Graceful Request Retries in Ruby Applications
Failure Management, Fallbacks, Exponential backoff, Tools and Patterns
When designing modern applications on microservices architecture and systems based on cloud solutions such as AWS, Azure, or Google Cloud imply the need to handle expected failures.
How to handle failures?
- Restarting the code in the current thread runtime
- Retry execute in background jobs
Retry failed code
We can represent the simplest retry in runtime as a rescue block and variable with a count of executed retries.
Also Ruby has built-in
retry keyword, an example can be changed in the next way:
Some best practices related to exceptions:
- Any application-level error should be a child of
StandardError, for e.g.
ApiError = Class.new(StandardError)
- List of handled errors should be specified in rescue, or at least
rescue StandardError => e
- Each code block retry needs to be logged with attributes and retries count
Retriable – is a simple DSL to retry failed code blocks with randomized exponential backoff.
Code in a
Retriable.retriable block will be retried if an exception is raised.
- Rescue any exception inherited from
- Make 3 tries (including the initial attempt) before raising the exception
- Use randomized exponential backoff to calculate each succeeding try interval
Exponential backoff is a common algorithm for retrying requests. The retries exponentially increase the waiting time up to a certain threshold. The idea is that if the server is down temporarily, it is not overloaded with requests going at the same time when it comes back up.
Also, gem provides configurations for a specific context. A number of retries, list of exceptions can be specified for internal APIs, cloud services such as AWS and etc.
These are used simply by calling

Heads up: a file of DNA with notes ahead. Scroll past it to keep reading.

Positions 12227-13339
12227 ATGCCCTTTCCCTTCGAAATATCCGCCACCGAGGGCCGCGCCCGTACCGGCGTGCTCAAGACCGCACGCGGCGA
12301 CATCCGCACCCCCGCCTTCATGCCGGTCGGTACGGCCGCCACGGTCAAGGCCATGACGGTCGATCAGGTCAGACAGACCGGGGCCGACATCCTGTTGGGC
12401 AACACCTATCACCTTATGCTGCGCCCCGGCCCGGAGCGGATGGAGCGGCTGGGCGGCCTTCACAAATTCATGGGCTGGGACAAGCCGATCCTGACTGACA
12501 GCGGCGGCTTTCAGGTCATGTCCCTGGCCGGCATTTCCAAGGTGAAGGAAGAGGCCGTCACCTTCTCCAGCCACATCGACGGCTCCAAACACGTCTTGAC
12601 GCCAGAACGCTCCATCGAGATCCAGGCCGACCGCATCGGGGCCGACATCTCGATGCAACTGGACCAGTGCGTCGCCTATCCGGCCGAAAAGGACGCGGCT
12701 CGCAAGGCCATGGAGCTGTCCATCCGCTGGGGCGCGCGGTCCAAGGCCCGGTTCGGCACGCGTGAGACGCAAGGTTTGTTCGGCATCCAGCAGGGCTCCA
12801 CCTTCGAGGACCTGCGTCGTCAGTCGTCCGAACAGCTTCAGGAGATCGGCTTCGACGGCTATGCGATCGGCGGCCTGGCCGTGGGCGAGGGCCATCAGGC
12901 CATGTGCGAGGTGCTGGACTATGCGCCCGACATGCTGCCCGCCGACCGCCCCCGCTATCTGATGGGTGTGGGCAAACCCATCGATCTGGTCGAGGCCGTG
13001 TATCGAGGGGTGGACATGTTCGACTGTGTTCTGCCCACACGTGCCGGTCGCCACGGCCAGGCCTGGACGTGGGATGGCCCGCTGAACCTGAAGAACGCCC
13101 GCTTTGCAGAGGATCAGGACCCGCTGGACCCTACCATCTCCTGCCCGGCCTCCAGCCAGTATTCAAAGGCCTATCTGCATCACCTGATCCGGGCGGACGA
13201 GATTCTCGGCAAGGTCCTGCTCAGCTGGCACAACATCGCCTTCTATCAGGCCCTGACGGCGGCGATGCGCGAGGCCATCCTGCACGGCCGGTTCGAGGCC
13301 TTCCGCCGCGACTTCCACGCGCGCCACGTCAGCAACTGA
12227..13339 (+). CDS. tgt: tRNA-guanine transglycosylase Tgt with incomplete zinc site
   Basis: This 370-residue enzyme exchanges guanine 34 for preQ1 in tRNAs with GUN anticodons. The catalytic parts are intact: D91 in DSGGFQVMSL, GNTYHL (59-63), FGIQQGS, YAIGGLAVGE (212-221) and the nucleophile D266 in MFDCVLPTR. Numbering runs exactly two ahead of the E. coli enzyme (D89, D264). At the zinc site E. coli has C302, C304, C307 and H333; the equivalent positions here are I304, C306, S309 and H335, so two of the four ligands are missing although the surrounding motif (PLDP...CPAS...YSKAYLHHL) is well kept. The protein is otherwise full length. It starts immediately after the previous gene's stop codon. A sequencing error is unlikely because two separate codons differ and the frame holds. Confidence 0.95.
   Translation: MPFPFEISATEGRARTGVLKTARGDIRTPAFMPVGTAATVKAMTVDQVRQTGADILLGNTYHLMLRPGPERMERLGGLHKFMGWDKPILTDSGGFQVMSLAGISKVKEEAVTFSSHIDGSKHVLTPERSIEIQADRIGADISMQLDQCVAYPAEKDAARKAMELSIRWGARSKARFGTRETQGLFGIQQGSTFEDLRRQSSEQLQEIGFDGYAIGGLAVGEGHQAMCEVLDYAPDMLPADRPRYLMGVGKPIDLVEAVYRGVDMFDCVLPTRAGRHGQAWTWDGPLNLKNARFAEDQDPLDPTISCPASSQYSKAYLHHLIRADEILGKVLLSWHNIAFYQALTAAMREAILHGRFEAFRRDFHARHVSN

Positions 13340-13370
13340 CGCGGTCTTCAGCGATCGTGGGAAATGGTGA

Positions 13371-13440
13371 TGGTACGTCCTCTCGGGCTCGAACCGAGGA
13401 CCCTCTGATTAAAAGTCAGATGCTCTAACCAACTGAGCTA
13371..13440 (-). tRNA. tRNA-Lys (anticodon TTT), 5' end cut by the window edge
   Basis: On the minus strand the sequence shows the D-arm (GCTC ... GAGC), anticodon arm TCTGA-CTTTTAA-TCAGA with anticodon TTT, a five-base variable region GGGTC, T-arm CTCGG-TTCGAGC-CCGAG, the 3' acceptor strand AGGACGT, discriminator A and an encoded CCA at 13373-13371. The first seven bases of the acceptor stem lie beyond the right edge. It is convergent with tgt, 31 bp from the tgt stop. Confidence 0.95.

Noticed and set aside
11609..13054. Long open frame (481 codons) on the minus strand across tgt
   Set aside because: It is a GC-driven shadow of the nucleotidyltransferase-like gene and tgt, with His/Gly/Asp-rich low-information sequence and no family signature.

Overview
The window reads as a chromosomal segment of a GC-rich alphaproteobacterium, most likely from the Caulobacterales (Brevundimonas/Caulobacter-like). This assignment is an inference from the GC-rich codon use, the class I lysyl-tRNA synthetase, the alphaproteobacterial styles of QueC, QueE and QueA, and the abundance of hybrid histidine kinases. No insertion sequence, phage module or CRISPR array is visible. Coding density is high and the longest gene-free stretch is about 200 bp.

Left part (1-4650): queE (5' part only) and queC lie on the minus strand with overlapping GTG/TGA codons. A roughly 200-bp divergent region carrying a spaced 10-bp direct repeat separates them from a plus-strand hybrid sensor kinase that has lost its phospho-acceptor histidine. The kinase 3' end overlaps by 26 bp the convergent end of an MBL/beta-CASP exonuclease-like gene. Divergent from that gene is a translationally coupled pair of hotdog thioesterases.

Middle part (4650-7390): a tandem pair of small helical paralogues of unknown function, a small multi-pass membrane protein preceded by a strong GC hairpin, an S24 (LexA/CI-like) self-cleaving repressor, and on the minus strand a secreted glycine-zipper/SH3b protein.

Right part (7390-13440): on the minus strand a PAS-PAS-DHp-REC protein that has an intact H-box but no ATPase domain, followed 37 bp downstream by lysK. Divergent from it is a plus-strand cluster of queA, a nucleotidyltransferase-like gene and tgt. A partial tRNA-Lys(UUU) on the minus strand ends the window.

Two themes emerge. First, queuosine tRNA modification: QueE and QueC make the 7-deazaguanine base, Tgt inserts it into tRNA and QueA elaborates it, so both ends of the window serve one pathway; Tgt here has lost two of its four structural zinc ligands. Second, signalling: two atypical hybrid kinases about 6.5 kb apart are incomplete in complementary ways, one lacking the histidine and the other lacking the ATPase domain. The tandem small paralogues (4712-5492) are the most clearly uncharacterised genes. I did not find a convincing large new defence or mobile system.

Unfortunately, gem doesn’t provide an interface for fallbacks, so you implement it by yourself.
Redis-backed tools such as Sidekiq and Resque, provides a configuration for setting up retries jobs count in case of an exception.
Unfortunately, errors handling in background jobs are global, so retry can be related not only to request. Try to move API requests to separate jobs that are not related to other logic and set limit retries for them. For example, Sidekiq makes 25 retires for the failed job (about 21 days), in most cases when working with HTTP services it doesn’t make sense.
Do not use retrying in a code which is running in background jobs because they can multiply retry count.
Most ruby tools for working with APIs provide a built-in interface for retrying related to specific service, use them instead of writing your own wrapper.
Let’s look at a good example
aws-sdk-s3. Each service error handled on the API wrapper level.
Follow this approach when writing your API client for internal and external services.
Application depends on numerous components in a network, such as DNS servers, switches, load balancers, and others can generate errors anywhere in the request lifecycle. So, in modern application architecture when working with external/internal services using graceful retries with exponential backoff is a must.